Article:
Tuesday, May 22, 2018

ESA Epidemiological Update: HPAI Clade 2.3.4.4 Viruses in Europe as of 3rd May 2018

HPAI H5N6  in Europe from 1st October 2017 to 3rd May 2018





















#13,326


While reports of HPAI this past winter in Europe have been subdued compared to the previous year's H5N8 record epizootic, a newly reassorted H5N6 virus did arrive last December, and a smattering of H5N8 cases have been reported.
As we've discussed previously, a major bird flu season is generally followed by one or more less severe years (see chart below), and so this recent lull is not unprecedented.

We get our most detailed updates on Europe's avian flu situation from the UK's DEFRA (see April's UK DEFRA: Update On H5N6 HPAI UK/Europe & H5N8 HPAI In Europe) and France's ESA Epidemiosurveillance Santé Animale (see ESA Epidemiological Update: Global Circulation Of Avian Flu).

Today (May 22nd) the ESA has published a new report, covering the spread of Clade 2.3.4.4. viruses over this past winter (Oct 1st - May 3rd) in Europe.  I've included some translated excerpts, but you'll want to follow the link to read the full report.

Epidemiological situation of HPAI viruses from clade 2.3.4.4 in Europe as of 3rd May 2018

Submitted by Alizé MERCIER on 22. May 2018 - 11:40.
For the Epidemic Intelligence team (VSI) (in alphabetical order): Anne Bronner (DGAL), Didier Calavas (Anses), Julien Cauchard (Anses), Sylvain Falala (Inra), Alizé Mercier (Cirad)


For the National Hunting and Wildlife Agency (ONCFS): Anne Van De Wiele
Corresponding author: alize.mercier@cirad.fr

Sources: Data updated on 3rd May 2018 (included) ADNS/FAO/OIE, DGAL (General Directorate of Food – French Ministry of Agriculture), ProMED


Since the last situation report on 26th March 2018, the highly pathogenic avian influenza (HPAI) virus of subtype H5N6 has been reported for the first time in Slovakia on 28th March in wild birds (the virus was detected in a black-headed gull (Chroicocephalus ridibundus) among five birds found dead), and in Finland with two cases reported on 3rd and 24th April in white-tailed eagles (Haliaeetus albicilla).

The H5N6 virus was also identified in wild birds in other countries:

  • Denmark: 22 new reports involving five white-tailed eagles (four reports on 23/04 and one report on 30/04), ten common buzzards (Buteo buteo) (nine reports on 24/04 and one report on 12/04), two mute swans (Cygnus olor) (reports on 23/04 and 24/04), a great cormorant (Phalacrocorax carbo) (report on 23/04), a herring gull (Larus argentus) (report on 23/04), a black-headed gull (report on 23/04), and two hooded-crows (Larus argentus) (reports on 12/04),
  • Germany: a case in a white-tailed eagle (report on 30/04),
  • Sweden: cases in two white-tailed eagles (reports on 09/04 and 26/04), in a common buzzard (report on 26/04), and in a Northern goshawk (Accipiter gentilis) (report on 26/04),
  • United-Kingdom: a case in two common buzzards (report on 20/04), and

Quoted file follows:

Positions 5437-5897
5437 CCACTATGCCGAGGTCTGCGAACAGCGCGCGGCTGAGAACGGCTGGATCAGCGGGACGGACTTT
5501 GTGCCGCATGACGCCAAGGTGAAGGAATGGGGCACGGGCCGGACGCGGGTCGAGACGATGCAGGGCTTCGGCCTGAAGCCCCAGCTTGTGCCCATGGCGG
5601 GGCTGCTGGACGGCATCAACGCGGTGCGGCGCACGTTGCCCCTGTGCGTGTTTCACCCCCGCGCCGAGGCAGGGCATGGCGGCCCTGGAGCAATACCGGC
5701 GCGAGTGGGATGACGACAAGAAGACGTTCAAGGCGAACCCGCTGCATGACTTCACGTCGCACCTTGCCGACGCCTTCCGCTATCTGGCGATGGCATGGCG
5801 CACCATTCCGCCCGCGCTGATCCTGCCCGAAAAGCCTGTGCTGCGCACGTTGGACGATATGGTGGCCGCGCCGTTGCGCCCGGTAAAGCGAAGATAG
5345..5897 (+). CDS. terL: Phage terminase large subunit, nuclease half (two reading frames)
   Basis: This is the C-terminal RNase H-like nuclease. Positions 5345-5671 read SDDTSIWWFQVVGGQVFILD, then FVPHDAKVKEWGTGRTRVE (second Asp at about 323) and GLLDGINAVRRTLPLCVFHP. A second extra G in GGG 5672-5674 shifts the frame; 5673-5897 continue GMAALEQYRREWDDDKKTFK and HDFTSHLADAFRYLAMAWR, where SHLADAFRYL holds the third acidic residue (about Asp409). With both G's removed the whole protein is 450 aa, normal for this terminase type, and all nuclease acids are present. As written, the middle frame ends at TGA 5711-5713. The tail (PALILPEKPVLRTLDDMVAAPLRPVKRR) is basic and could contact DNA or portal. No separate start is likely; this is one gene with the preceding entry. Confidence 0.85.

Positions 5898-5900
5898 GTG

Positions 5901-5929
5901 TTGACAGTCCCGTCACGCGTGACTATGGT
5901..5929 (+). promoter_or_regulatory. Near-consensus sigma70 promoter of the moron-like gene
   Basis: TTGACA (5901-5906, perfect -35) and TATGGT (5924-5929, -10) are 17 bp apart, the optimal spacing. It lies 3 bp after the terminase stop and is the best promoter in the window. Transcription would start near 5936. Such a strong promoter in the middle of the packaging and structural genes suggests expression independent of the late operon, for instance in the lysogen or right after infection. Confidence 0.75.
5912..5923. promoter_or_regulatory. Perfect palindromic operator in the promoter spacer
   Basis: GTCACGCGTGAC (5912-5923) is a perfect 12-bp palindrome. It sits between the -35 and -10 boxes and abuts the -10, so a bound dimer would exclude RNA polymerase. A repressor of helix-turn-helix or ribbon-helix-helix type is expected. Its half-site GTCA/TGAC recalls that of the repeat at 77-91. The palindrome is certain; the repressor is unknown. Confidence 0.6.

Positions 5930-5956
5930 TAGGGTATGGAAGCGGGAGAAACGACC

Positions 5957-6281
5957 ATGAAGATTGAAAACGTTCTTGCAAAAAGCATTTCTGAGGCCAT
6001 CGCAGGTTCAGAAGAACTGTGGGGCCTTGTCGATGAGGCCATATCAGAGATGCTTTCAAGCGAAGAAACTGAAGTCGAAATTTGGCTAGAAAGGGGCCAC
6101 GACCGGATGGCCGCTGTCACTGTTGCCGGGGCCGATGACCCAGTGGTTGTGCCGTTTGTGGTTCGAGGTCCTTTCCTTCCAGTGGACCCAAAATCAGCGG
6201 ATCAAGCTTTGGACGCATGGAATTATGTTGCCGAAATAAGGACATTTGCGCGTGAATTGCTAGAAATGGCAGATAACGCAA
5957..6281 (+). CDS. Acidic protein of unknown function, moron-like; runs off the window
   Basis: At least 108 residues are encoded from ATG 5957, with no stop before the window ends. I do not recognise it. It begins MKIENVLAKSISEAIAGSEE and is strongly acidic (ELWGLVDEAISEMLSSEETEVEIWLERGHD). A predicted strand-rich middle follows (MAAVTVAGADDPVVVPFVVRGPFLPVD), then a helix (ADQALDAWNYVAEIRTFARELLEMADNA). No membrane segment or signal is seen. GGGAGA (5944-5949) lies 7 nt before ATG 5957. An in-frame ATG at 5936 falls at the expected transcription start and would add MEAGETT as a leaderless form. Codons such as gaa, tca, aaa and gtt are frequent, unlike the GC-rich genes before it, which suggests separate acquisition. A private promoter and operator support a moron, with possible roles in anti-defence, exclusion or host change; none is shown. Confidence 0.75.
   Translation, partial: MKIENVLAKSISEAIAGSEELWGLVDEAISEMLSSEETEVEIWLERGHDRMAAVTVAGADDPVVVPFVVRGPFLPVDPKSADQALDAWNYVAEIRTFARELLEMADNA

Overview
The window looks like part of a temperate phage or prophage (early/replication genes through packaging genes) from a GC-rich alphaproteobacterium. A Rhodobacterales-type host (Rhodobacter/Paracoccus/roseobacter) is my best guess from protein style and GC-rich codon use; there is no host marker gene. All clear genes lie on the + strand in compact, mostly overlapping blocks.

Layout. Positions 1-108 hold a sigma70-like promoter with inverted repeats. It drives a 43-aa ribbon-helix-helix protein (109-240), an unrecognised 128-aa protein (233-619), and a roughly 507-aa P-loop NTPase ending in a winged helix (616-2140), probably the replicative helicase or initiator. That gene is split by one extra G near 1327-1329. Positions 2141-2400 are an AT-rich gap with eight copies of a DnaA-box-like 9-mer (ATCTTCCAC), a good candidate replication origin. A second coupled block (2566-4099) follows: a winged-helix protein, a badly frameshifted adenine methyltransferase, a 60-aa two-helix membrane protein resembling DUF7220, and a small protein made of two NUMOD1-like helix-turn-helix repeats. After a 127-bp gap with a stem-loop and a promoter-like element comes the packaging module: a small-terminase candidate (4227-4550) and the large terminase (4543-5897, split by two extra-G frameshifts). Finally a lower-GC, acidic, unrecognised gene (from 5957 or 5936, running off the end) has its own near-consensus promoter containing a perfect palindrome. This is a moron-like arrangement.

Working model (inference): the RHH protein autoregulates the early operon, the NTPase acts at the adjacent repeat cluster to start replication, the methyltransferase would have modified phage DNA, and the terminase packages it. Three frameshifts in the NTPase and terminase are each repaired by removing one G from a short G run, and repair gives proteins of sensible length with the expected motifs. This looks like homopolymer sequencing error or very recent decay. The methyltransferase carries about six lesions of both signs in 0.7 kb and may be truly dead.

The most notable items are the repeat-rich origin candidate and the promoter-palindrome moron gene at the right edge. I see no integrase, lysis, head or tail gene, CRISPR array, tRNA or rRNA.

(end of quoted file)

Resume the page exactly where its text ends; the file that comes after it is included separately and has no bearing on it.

• The Netherlands: a case in a common buzzard (report on 28/03).
The H5N6 virus has also been notified in captive wild birds with a case reported in Sweden on 9th April in a non-commercial holding of 105 birds (species not mentioned).

The H5N8 virus continues to circulate in poultry farms:

  • Italy: an outbreak reported in a fattening turkey farm (report on 28/03), and
  • Bulgaria: four outbreaks reported in three duck farms (reports on 05/04 and 24/04) and in a State hunting reserve (report on 18/04).
Bulgaria has also reported four outbreaks of H5Nx in duck farms on 5th and 25th April.

From 1st October 2017 to 3rd May 2018 (included), a total of 145 outbreaks of HPAI H5 (including 60 outbreaks of H5N8) were notified in twelve European countries: Bulgaria, Cyprus, Denmark, Germany, Ireland, Italy, the Netherlands, Sweden, Switzerland, the United-Kingdom, Finland and Slovakia (Table 1, Figures 1&2). Two serotypes were identified: H5N6 (Figure 1) and H5N8 (Figure 2).

(SNIP)
An H5N2 virus detected in Russia
On 29th December 2017, Russia reported an outbreak of HPAI H5N2 in a poultry farm of more than 660 000 birds, in the region of Kostroma in the Northeast of Moscow (OIE report 29/12/2017). This outbreak was initially notified as H5N8 three days prior.

This is the first report of HPAI H5N2 virus in Russia and the last outbreak of HPAI H5N2 reported in Europe dates back to January 2017 with three outbreaks reported in poultry farms in France.

Regarding the origin of this virus, two hypotheses can be formulated:
  • the mutation of a LP H5N2 virus in domestic birds, into a HP virus (as was the case in 2015 with H7N7 in the United Kingdom and Germany, or with H5N1 and H5N2 in France),
  • a reassortment between HP H5N8 which circulated in Europe in 2016-2017 with a LP Eurasian strain, as for the H5N6 virus currently circulating in Europe. Indeed, viruses from clade 2.3.4.4 have a strong mutation potential, as illustrated by the emergence of H5N6 and H5N5 viruses following the circulation of H5N8 in Europe in 2016-2017.
Whatever the case may be, further analyses are needed to identify the origin, the link and the genetic composition of these new viruses, and the evolution of the epidemiological situation in Europe should be closely monitored.
 (Continue . . . )

No comments: